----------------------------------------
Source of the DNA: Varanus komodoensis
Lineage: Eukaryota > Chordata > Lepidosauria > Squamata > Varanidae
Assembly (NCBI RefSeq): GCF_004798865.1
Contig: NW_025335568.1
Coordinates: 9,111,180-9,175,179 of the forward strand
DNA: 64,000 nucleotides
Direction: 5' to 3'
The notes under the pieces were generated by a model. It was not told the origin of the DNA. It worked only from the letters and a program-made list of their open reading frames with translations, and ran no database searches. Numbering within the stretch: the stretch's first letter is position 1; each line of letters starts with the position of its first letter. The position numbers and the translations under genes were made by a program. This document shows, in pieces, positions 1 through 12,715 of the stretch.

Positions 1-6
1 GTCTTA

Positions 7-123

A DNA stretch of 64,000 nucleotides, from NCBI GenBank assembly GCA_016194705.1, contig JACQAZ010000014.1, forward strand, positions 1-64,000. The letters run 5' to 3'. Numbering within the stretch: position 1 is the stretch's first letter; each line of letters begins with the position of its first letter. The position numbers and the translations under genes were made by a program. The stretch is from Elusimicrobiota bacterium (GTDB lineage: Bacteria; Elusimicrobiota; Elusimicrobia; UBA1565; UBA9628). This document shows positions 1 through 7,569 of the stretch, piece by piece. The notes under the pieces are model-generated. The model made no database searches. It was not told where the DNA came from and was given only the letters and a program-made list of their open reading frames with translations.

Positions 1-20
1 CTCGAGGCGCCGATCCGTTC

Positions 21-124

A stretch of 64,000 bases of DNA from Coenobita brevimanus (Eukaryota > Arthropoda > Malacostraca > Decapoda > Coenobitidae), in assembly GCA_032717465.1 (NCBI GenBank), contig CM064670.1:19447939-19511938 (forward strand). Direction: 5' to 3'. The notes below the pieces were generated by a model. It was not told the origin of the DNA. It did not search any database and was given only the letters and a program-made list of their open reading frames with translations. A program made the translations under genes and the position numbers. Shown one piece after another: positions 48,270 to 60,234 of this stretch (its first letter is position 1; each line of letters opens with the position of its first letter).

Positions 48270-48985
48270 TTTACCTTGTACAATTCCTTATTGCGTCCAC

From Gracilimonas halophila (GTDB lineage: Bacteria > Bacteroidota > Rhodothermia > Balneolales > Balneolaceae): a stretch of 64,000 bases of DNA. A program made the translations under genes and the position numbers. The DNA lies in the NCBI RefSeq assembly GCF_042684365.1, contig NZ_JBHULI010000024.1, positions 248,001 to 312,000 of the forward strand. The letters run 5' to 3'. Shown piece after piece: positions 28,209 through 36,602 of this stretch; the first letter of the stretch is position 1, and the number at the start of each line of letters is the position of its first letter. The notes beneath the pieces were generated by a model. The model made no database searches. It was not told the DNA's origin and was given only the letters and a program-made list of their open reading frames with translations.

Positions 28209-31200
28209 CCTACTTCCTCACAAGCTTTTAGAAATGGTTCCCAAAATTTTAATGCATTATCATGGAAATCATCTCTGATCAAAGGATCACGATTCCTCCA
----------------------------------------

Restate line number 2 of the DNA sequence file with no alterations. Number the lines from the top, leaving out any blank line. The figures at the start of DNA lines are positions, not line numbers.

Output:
Lineage: Eukaryota > Chordata > Lepidosauria > Squamata > Varanidae